I'd like to read at least RPM, TPS and ECT from the diagnostic connector of my bike (Yamaha Tracer 900 2019).
I've made a simple board with Arduino Nano v3 and the MCP2515 CAN module... my first issue was that the interrupt pin seems not work correctly (is always LOW) but I bypass the problem for the moment just checking the ret value of the read function to understand if something is ready to read. I'll try with a new MCP2515 module.
Now I can receive lot of CAN messages from my bike but how to retrieve the RPM. TPS and ECT?
It seems to me that the TPS could be send with ID 0x216 (bytes 1 and 3?), the ECT with 0x20A (bytes 2 and 3?) and the RPM with 0x280 (bytes 5 and 6?) but it's just a feeling looking at the screen while playing with the bike...
In attach the received messages... can you please help me?
Is there another way to retrieve the info I need? Asking via OBDII protocol?
If yes can you help me with the Arduino code?
Look at the thread Bike interface OBD (http://"https://forum.arduino.cc/index.php?topic=236092.msg1697710#msg1697710") in this section. Might be able to get some useful information.
Oh, I guess that won´t help.
Because in that thread, data will be translated from a custom K-Line signal into OBD2 compatible values.
Here, Bullone got a CAN-Bus, which already *should* be in OBD2 compatible format.
I´m not very deep into CAN-Bus. But I´d have tried to connect a regular ELM327 device to the bike and see if it is already capable of giving you RPM, speed, etc. via Torque, Carscan, or other OBD2 apps.
This seems to be a nice description how it works and how the CAN-bus handles the OBD2 PID´s and stuff:
Attacking CAN Bus (http://www.digitalbond.com/blog/2015/04/13/attacking-canbus-part-1/)
Good luck :)
Thank you so much guys!
I'll give it a look at both of the links :)
I have been working with automotive CAN bus communications for a few years and here is what I have learned:
(1) Capturing CAN bus data is easy.
(2) Decoding and understanding the data is not easy.
It is my understanding that motorcycles are NOT required to be OBD compliant, so the normal OBD scanner apps won't work. (no mode $01 for live date)
You best bet is capture the data and change one item (rev the engine) and try to figure out the algorithm used to calculate engine RPM. ASSUMING the engine computer is broadcasting engine RPM which it may or may not.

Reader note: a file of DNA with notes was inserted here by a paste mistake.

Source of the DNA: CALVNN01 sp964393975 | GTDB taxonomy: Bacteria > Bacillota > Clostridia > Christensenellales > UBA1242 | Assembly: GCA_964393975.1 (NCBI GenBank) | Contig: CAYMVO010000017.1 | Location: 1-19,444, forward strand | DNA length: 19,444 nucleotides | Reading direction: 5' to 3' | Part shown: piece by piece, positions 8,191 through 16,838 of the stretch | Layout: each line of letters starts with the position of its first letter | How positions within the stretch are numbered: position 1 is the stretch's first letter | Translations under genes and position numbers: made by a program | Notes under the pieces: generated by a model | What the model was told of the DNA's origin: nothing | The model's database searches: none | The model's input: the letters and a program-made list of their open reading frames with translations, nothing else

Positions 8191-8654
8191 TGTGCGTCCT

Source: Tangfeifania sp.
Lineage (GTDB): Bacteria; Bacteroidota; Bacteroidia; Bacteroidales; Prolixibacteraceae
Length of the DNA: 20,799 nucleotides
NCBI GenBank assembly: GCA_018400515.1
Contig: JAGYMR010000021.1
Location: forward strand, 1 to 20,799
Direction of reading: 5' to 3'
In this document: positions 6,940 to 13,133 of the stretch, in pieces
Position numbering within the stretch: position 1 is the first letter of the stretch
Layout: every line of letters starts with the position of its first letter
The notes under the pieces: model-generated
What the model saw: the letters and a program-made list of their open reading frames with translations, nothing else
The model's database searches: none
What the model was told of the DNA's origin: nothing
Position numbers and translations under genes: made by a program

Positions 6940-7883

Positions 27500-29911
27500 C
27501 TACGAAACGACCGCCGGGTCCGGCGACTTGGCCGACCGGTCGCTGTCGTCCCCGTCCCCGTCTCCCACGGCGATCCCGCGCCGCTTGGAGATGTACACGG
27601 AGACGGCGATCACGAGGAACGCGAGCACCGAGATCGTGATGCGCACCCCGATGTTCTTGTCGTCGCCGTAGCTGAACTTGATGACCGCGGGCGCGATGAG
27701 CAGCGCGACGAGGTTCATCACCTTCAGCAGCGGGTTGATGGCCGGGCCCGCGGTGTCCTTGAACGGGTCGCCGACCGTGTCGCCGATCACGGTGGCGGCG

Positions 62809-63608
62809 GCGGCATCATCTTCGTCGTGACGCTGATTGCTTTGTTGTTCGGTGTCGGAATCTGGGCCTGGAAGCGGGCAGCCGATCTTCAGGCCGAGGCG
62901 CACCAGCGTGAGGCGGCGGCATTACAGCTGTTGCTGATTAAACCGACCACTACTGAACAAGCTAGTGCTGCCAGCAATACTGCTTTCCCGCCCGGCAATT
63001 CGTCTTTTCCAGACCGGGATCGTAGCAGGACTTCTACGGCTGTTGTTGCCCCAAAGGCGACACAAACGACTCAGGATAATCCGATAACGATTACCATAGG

Also, look at the wiring diagram for your bike and try to determine how many CAN bus nodes are on the network.
This will give you an idea of what data is being broadcast on the CAN bus network.
I've tried to decode the CAN messages one by one but it's not simple so I decide to ask for OBD 2 messages and it seems to works fine.
The only think I'm not happy it that I'd like to ask for RPM, ECT and TPS with one request and get one response with all those 3 values so I'll have a "snapshot" with all data I need but still can't find a way to do it.
Now I'm asking for the data sending 3 requests and im my main loop I just read messages and when I have all 3 response I store the data but I'm not sure if that's the best approach to have consistent data.
I don´t see any possibility to receive 3 values at once by CAN.
You have to send three requests and store the three responses. That should not take to long!
Some manufacturers have individual functions to send some datasets constantly for testing purposes. But mostly not officially documented.
Thanks guys for the info!
It should be fairly easy as long as your on the right can bus.
You have done the hard part clearly.
1st thing to do is make sure you have a 16mHz xtal on the MCP board.
Then clock the SPI as fast as you can so that you do not miss any messages.
Then as others have said just monitor the bus.
Add some filters to eliminate those messages you don't care about,
find the ones you want, decode the packets and bingo.
You can either master the MCP onboard filter or just write your onw on the Arduino to simply ignore and not output those headers not required.
I actually used an ESP8266 with two can controllers.
Worked great for both listening and talking on the can bus.
Plus it was Wifi using websockets so could monitor everything in a normal browser.
Best of luck, don't give up you are 90% of the way....